The Egyptian Influence on Art Deco

This illustrated talk considers the Egyptian influence on the iconic, distinctive style known as "Art Deco" (really Modernism). The craze for all things Egyptian resulted from the discovery of Tutankhamun's tomb in 1922 by Howard Carter and Lord Carnaervon, which led to "Egyptomania". The effect was seen on and in everything: architecture (especially cinema buildings), fashion, jewellery, furniture, accessories, ornaments, electrical items and advertising.

Friday 26 November 7-8pm

(45m + 15m Q&A) Ref: ART Fee £4.50

https://www.sussexarchaeology.org/projects-2


SINGLE SATURDAY AT PELHAM STREET CAMPUS, BRIGHTON:

Christmas! Myths, Legends Customs and Traditions of the festive season 

      Get in the mood for Christmas!  

If you are interested in the fascinating customs, traditions, myths and legends
We study early origins, winter solstice and pagan rituals of Roman times, as well as the symbolism of evergreens and cereals, such as holly, ivy, mistletoe, rosemary, wheat, fir and bay, and significance of fire and flame. We also discover who Saint Nicholas was and the origins of Father Christmas and Santa Claus, and find out how traditions came about, such as why sixpence is put into the pudding, the reason candles are lit, why children put up a stocking, and why plum pudding is eaten at Christmas. We follow the entertainments and customs of Tudor and Elizabethan Christmases when festivities were on a grand scale. Georgian Christmases were much quieter and more sedate, although there were also balls and parties (Jane Austen loved them). We see how the Victorians and Charles Dickens 'invented' the commercial Christmas; look at it in all its glory and discuss its confections, cards, crackers, decorations and games. Finally, a look at Twentieth Century Christmas celebrations and how the festive season was spent from the early century through to the Fifties.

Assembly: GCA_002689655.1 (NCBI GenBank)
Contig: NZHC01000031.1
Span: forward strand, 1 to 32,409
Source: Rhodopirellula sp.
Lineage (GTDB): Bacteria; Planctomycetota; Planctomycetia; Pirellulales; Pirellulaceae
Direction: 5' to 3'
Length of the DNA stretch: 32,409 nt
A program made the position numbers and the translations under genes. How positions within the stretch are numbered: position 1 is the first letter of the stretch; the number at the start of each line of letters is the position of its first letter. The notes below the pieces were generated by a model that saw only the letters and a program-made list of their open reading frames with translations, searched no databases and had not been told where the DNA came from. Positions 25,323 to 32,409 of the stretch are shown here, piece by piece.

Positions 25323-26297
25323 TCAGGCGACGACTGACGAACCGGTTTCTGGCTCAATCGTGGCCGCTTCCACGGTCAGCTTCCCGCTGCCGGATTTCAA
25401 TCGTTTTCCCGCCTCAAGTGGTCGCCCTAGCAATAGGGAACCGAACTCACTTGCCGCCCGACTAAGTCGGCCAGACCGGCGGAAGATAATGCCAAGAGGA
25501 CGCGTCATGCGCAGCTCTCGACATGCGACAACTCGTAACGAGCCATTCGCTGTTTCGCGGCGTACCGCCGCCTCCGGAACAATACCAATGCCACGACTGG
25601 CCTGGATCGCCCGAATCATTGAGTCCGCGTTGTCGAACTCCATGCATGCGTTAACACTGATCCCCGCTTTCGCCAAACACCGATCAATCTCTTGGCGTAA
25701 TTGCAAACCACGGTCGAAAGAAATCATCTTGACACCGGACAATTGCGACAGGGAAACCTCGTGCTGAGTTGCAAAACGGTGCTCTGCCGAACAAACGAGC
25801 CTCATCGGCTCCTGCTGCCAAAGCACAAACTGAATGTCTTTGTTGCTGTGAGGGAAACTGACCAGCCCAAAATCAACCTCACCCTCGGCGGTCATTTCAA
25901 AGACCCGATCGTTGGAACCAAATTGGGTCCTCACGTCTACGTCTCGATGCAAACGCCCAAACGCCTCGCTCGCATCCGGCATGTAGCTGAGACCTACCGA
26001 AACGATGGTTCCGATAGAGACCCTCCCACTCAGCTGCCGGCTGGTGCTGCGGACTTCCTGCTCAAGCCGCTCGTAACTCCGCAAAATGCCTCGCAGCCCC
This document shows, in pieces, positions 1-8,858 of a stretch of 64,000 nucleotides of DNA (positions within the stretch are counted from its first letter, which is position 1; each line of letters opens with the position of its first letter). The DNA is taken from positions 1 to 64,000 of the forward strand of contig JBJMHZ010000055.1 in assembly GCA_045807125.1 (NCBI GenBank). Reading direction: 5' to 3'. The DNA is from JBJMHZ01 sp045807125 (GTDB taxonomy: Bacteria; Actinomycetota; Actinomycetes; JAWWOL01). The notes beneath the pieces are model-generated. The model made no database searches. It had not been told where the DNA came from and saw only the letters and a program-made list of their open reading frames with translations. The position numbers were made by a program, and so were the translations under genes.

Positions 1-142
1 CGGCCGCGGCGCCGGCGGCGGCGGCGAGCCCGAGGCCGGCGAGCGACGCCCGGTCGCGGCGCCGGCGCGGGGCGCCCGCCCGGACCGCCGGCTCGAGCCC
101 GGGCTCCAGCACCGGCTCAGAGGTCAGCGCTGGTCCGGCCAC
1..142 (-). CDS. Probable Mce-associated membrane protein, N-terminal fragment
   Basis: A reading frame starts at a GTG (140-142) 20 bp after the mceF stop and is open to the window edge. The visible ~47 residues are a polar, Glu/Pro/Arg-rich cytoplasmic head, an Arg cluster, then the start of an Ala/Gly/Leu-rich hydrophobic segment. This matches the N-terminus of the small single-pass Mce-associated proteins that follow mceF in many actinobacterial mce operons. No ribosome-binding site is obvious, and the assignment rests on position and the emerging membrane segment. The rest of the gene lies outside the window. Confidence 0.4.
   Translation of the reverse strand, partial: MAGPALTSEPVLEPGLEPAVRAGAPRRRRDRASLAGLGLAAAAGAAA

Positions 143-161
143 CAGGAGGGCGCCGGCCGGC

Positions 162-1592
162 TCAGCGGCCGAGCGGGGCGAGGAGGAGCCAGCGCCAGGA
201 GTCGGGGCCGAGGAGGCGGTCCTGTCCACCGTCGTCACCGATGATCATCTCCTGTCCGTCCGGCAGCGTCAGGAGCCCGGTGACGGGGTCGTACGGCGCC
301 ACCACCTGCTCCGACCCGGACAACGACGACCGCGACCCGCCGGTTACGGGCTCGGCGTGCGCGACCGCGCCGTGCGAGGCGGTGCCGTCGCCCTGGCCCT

Illustrated with slides, books, video. A feast of festive fun to brighten your day with a friendly group.

Illustrated with powerpoint slideshows, books and documentary.

Saturday 11 December 11am-3pm  
Ref no: CLO665   Fee: £28
Enrol in person at Student Centre, Pelham Street, Tel 01273 667704 or online
https://www.gbmc.ac.uk/history-customs-myths-and-legends-of-winter-in-the-festive-season-brighton-metleisure

A cream coloured terrace house built in Regency style. It has 5 floors and the photo shows the house from street view. There are black cast iron railings in front of the building and the building has a basement which you can just about see in the photo.

REGENCY TOWN HOUSE BN3 1EH


πŸ‘»Things That Go Bump in the Night: A Halloween Happening πŸŽƒ

🧁  Scary poetry and cake πŸ§ 

October date and time to be confirmed if covid situation eases


Woodvale Crematorium (cemetery) Brighton, BN2 3QB